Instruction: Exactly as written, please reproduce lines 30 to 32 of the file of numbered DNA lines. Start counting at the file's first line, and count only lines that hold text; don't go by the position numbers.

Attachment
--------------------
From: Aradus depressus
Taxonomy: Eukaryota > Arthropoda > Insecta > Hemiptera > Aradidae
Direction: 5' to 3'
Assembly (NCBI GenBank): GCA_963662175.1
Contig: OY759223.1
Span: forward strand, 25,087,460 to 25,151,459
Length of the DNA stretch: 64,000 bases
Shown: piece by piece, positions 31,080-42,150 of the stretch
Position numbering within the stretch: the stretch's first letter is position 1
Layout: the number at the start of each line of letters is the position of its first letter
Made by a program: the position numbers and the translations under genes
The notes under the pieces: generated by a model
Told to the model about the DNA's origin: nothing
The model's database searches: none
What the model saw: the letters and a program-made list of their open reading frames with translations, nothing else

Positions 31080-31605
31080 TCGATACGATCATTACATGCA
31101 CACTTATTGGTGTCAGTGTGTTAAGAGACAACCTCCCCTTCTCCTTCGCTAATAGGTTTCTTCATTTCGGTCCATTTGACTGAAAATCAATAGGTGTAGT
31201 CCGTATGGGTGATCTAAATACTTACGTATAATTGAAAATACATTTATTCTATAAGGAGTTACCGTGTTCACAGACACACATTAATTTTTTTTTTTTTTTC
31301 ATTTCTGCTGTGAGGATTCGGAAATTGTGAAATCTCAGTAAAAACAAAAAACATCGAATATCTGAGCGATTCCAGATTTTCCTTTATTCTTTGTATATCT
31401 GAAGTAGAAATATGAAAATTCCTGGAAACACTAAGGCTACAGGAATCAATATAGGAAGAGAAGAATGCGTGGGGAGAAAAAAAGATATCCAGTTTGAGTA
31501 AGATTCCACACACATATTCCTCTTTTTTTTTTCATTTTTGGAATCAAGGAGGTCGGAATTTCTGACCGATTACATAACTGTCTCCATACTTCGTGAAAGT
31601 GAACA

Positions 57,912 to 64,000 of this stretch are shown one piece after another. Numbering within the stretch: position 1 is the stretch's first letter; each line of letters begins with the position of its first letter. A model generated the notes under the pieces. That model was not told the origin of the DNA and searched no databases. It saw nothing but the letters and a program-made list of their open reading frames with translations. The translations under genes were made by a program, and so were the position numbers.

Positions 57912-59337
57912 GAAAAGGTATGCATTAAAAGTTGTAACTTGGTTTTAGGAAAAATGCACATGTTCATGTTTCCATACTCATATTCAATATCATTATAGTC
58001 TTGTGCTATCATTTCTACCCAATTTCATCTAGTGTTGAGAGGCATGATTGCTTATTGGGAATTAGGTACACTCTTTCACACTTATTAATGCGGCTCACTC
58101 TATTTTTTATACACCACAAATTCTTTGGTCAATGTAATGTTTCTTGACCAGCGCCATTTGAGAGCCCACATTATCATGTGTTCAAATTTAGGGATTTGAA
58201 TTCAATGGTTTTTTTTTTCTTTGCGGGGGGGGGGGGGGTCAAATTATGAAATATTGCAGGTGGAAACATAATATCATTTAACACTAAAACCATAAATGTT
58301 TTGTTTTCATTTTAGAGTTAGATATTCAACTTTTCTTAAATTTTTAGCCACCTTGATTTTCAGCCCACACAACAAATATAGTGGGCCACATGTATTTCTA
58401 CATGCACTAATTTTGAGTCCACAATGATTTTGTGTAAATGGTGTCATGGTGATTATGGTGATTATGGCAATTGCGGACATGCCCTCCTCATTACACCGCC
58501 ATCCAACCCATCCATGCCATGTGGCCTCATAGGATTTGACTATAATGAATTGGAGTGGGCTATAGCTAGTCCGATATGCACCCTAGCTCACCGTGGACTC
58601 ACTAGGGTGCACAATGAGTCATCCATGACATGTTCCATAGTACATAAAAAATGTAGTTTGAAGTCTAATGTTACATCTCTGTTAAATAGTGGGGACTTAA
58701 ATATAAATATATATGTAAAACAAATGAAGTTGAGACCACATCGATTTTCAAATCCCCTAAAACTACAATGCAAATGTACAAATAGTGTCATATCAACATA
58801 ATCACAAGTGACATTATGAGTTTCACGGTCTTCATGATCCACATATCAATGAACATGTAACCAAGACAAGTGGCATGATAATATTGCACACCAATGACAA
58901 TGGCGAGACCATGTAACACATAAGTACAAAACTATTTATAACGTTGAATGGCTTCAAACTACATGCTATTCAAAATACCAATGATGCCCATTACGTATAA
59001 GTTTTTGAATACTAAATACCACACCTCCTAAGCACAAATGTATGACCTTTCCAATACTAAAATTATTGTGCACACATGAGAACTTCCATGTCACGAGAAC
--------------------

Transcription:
58301 TTGTTTTCATTTTAGAGTTAGATATTCAACTTTTCTTAAATTTTTAGCCACCTTGATTTTCAGCCCACACAACAAATATAGTGGGCCACATGTATTTCTA
58401 CATGCACTAATTTTGAGTCCACAATGATTTTGTGTAAATGGTGTCATGGTGATTATGGTGATTATGGCAATTGCGGACATGCCCTCCTCATTACACCGCC
58501 ATCCAACCCATCCATGCCATGTGGCCTCATAGGATTTGACTATAATGAATTGGAGTGGGCTATAGCTAGTCCGATATGCACCCTAGCTCACCGTGGACTC